Beating the Odds

I’ll never forget the fear in Eric’s eyes when I got to him on that field. He couldn’t breathe. I knew right away that it was really bad, but the hardest part was having to tell his mom.

She said to me, “What is it, coach?”

All I could tell her was, “We need to pray.”

Then, I saw the fear in her eyes.

That’s the most detached I’ve ever been from the game as a football coach. I don’t remember how many minutes were left on the clock, but after Eric was taken off the field, I couldn’t focus on the game. I didn’t tell the rest of the team or even the coaches how serious Eric’s injury was. It was a close game and we somehow ended up winning, but as the players were on the field celebrating, I couldn’t get to the locker room fast enough.

That’s where I told them, “We all need to pray, because Eric is in a serious situation.”

What followed was a chain of months in which Eric was in really bad shape. He was in ICU for a long stretch, but there was one night that was particularly bad. We played at South Florida and we were getting on the plane to come home after the game when I got a call from the doctor. Eric was having a lot of trouble regulating his own body temperature, and the doctor said his temperature had gone up to 105 degrees. He was really in bad shape.

Standing on the tarmac, I said, “Doc, what are we looking at?”

And the last thing he said before they shut the doors on the charter was, “Coach, it doesn’t look good.”

I thought we were going to land to the news that Eric had passed away. I remember praying the whole way home, and when we landed back in New Jersey at 4 or 5 a.m., I went straight to the hospital. He was again in critical condition, but he was stabilized.

That night and thereafter was almost surreal, because it was in the middle of the season, so the whole rest of the season was a blur. I’d do all my coaching work throughout the day, and then at night I’d go to the hospital, which was an hour away in Hackensack, and I’d stay with Eric for part of the night. Then I’d drive home, get a shower and do it all again the next day. It was so his mother, Karen, could sleep, but also because I just wanted to be with him. For those first 25 days or so, Eric didn’t want to be alone in that hospital room, so we made sure somebody was always with him — that whenever he woke up, somebody was sitting right there.

When he came out of what was essentially a coma, the first thing he asked me was, “How are you?”

He was going through this traumatic experience — he could hardly speak and he had a tube in his mouth — and he wanted to know how I was doing.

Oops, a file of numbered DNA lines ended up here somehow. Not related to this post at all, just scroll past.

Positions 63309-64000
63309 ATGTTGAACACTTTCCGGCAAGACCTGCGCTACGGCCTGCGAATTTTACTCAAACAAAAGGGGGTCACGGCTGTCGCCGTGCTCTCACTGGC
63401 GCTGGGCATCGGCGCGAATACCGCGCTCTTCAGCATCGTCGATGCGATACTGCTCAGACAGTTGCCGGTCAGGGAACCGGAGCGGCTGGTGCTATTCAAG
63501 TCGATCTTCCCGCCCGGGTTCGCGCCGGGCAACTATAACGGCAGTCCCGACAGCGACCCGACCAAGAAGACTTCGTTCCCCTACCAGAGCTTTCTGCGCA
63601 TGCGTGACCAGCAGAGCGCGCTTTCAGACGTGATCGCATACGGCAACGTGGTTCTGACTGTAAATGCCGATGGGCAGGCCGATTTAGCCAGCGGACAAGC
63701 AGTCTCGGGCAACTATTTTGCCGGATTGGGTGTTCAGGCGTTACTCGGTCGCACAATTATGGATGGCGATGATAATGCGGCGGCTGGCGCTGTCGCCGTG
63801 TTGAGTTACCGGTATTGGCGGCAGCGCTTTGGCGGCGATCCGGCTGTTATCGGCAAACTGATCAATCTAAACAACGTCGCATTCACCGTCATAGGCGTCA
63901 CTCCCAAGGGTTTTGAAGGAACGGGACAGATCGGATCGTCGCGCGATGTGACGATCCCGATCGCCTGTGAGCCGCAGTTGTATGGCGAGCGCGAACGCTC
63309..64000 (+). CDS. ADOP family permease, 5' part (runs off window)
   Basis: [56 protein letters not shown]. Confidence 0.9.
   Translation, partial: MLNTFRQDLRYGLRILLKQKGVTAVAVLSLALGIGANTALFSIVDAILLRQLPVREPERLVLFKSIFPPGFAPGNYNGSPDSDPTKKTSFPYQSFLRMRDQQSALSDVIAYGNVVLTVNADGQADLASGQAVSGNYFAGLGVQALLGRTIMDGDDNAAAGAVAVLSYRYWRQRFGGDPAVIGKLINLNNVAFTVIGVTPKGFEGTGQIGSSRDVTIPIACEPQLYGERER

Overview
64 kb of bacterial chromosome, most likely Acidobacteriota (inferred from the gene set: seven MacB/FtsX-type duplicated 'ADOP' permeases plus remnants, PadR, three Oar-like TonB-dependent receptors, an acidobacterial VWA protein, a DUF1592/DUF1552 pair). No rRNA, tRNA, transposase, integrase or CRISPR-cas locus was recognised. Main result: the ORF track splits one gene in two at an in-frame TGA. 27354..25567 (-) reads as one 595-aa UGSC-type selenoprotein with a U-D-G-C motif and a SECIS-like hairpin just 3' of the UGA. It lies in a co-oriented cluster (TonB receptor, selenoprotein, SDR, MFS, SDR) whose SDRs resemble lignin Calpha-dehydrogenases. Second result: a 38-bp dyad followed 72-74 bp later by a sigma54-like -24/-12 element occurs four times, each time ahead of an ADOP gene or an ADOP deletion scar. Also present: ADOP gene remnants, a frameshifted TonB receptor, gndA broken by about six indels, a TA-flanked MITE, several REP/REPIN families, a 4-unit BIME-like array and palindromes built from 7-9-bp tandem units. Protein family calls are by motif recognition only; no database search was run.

That’s the kind of guy we’re talking about.

I think about the morning the surgeon came out of the operating room and gave us the diagnosis that Eric would never breathe or eat on his own again. I think about the period of time when we weren’t sure if Eric was going to make it.

Now, fast-forward five years, and to see everything he’s done with his life is miraculous.

I’m a coach, so let me use a football analogy to tell you what I see. We always talked at Rutgers about preparation. We preached it.

That’s what I see Eric doing every day. Preparing.

He’s already beaten the odds 10 times over, but he and I both believe — and I think a lot of others also believe — that he’s going to overcome his paralysis with the help of medicine and of some advancements that are yet to come. He believes that there’s going to be a cure for paralysis, and he’s staying ready so when that cure comes, his body is ready to take it. And while he’s staying prepared, he’s doing a ton of things, from public speaking to fundraising, to help advance the cause for that cure, and he’s inspiring everyone he touches along the way.

He’s just a special guy, and I’m not just talking post-injury. He’s still the same guy he was before his injury. He was always the guy who would lift the spirits of the team when it was one of those hot August training camp days. When there wasn’t a lot of juice left, Eric was the one who brought the juice. He was always the energizer bunny.

Eric was going to be a professional football player. That’s how good he was. He was 275 pounds playing nose guard, and he had the speed to be the first one down the field on special teams. That’s a unique combo. You don’t see that often.

That day five years ago when Eric ran down the field and made that hit and lost the ability to play the game he loves is a day I’ll never forget. I’ve coached for 30 years, and that day was my hardest as a coach. He lost so much that day, but what he’s done with his life the last five years since is incredible — and what the world has gained because of it is nothing short of a miracle.

It’s truly unbelievable to see the way you’ve lived your life, Eric.

And I know the best is yet to come.


Five years after Eric LeGrand’s injury, he has created a campaign called #FiveYearsForward​ as a way to honor his journey and to mobilize support for the six million Americans living with paralysis. Eric hopes to use this bittersweet milestone as fuel to advance research that will ultimately find cures for spinal cord injuries. For more information on how to support #FiveYearsForward and honor Eric’s journey, visit